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Virus: Chapter 1
1 / November 18, 2068
“Health officials are advising that the public be on the watch on account of the Dubblex virus. If men show any signs of eye or teeth discolouration, they are asked to please refrain from contact with others. If women start to show signs of sickness, they are asked to please stay home. Rubber gloves are now being supplied for a small charge at many public locations. We now return to normal programming on Channel 8.”
I set my cup of coffee down and wipe at my upper lip, staring at the small TV on the counter beside me. The news anchor with the plastic hair has been running that announcement for a week now, and it isn't getting any less scary. My mother died from Dubblex two years ago, passed from my uncle before he even knew he had it. I don't really talk to anyone, don't really leave the house, except for a cup of coffee every morning at the diner. I need it to keep myself awake after nights with no sleep.
I look around the diner. The usual crowd, mostly. No one really comes here as early as I do; it’s usually just the cook, the bartender, and me. But today there’s a boy I don't know.
I look up and see him looking at me. “Hi,” I say, and look back down at my coffee. I don't really do polite anymore.
“You come here often?” he says, smiling like it's a joke, his voice lilting with a strange accent. I don't understand him. Is he really curious? Or just being polite?
“Yeah, I do,” I say. “Haven't seen you before, though.”
“I just moved,” he explains. “Is this a good place for food? I'm starving.”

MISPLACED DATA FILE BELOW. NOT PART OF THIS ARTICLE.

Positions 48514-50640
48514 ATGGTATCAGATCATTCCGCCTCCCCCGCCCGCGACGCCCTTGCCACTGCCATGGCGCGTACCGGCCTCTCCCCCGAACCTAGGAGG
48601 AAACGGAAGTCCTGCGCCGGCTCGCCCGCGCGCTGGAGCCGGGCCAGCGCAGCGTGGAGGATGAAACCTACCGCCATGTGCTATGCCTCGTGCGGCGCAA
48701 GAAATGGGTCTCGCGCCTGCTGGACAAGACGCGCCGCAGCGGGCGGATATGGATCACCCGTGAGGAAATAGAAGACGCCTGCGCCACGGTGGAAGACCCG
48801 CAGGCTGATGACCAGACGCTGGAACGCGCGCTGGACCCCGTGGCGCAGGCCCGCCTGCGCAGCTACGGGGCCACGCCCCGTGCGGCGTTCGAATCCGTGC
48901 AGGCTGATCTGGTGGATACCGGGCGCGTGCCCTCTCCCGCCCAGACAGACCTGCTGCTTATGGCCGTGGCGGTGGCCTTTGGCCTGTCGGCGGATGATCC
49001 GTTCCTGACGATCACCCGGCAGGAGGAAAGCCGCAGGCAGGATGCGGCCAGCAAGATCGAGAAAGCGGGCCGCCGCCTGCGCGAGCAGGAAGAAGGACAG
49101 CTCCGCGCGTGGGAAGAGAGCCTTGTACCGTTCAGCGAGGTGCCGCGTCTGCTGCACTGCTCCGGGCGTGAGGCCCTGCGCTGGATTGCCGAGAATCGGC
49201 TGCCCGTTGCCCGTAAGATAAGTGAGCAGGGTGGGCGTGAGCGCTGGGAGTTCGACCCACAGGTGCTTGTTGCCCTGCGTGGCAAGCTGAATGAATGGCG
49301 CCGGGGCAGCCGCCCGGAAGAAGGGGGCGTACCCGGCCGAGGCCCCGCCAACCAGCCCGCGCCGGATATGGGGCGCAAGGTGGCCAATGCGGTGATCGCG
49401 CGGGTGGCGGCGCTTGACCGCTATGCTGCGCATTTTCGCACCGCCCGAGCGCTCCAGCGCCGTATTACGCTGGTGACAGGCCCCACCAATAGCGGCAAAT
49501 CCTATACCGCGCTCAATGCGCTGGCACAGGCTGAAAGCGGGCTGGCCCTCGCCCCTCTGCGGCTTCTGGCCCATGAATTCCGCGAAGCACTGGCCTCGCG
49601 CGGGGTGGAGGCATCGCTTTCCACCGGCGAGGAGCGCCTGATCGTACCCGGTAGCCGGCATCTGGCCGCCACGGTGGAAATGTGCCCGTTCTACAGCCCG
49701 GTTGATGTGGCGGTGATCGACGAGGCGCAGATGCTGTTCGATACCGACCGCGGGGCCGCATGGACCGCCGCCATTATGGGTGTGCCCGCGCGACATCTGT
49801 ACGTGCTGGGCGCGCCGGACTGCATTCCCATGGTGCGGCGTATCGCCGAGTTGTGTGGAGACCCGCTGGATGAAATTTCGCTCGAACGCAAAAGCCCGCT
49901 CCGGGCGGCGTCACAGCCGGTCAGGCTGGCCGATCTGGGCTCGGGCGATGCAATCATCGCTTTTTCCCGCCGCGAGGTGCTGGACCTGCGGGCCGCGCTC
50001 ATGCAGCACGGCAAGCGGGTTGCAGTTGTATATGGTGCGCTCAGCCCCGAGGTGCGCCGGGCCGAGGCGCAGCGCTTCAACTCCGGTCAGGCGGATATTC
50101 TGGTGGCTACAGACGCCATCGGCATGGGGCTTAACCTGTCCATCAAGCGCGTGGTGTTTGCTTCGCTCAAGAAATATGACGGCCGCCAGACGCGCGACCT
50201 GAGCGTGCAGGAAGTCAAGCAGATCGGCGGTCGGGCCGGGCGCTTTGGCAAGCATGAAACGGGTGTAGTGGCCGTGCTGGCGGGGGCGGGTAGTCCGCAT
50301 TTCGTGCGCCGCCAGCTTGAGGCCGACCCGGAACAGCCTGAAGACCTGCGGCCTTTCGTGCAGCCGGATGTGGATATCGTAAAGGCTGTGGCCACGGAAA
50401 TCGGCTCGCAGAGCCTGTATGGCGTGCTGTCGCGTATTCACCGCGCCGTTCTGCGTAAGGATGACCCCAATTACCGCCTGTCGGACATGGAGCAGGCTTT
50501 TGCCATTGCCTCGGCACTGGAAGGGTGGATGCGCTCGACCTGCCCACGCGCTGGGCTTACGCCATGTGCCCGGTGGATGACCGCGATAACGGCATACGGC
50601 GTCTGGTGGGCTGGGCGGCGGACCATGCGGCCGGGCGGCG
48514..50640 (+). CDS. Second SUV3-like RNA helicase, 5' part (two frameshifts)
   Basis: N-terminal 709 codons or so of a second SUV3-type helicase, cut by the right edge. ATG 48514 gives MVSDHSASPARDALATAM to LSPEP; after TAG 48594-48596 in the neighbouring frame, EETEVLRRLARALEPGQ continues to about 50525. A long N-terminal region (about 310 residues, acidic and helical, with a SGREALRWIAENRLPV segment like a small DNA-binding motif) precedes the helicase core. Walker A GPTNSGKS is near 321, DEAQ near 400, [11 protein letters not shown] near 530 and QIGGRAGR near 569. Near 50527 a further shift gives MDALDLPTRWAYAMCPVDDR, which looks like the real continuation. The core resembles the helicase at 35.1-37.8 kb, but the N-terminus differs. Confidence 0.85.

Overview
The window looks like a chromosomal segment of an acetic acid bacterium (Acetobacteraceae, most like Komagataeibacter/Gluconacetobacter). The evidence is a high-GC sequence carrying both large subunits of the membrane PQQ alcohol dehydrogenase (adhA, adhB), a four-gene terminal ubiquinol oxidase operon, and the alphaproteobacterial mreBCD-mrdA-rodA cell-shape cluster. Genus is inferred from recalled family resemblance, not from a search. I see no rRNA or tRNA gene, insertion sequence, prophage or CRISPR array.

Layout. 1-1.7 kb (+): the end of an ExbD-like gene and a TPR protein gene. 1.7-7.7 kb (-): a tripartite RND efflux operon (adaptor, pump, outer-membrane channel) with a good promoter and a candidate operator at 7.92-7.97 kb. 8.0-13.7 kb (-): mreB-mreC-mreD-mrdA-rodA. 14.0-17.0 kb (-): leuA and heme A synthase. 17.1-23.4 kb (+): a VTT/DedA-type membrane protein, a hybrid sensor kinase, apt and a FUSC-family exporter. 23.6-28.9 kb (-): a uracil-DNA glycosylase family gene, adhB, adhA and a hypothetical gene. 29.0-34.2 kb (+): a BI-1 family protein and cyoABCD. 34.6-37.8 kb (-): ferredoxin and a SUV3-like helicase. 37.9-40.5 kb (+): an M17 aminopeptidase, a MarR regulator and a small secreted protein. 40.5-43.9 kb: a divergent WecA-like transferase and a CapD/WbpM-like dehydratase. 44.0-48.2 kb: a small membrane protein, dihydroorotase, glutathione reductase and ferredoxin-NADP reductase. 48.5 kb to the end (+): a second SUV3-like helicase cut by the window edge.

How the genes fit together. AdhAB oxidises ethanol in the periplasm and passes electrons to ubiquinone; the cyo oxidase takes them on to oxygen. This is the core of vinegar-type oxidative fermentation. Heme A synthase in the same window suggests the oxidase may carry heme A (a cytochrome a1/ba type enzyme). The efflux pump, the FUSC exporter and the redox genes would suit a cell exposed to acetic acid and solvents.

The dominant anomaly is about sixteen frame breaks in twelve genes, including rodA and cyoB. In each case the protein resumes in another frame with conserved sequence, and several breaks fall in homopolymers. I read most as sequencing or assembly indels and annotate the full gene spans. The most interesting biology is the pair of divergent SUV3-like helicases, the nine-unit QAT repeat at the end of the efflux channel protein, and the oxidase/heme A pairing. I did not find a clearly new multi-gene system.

“So am I,” I say.
“Does the diner make a good breakfast?”
I blurt, “Yeah, it so does. The cook here makes a really 'perb egg sandwich. With bacon and junk.”
“Cool. Guess I'll get one of those, then. How 'bout you?”
I start to say I want one too, but then I remember I didn't bring any more money than I needed for the coffee. “I can't. I don't have money.” I shrug.
“No problem. I'll buy two.” The boy digs in his pocket for a few crumpled bills.
“Oh no, I couldn't,” I say, blushing.
The boy looks at me. I've seen blue eyes, but not like this. Not piercing and bright like two laser beams. I'm sure I look a complete idiot, but I can't look away. “If it makes you feel better,” he says, “you can pay me back later.”
I can't help but grin. “Okay, fine,” I smile. Maybe it's the eyes, maybe it's the accent, but I find myself doing stupid things in the presence of this odd boy.
“So what's your name?” he asks after he orders our breakfasts.
“Hannah,” I reply. “Yours?”
“I don’t recognize your accent,” I say. “Where are you from?”
“Ireland. I just moved with my dad.”
“Is your mom...?”
“They're split.” Ian looks down. “I think Dad just couldn't take the stress, you know, with Dubblex and all. Didn't want to have to worry all the time about Mom. So he left with me.”
“God, that's awful,” I murmur. “My mom died a couple years ago.” I don't need to say what my mom had died from – no one ever gets sick with anything else anymore.
“I'm sorry,” Ian says, starting to put a hand on my shoulder, then drawing back. I supress a sigh and rest my head in my hands. “I'm sorry about that, too,” he adds. “I just – I don't want to risk it, you know?”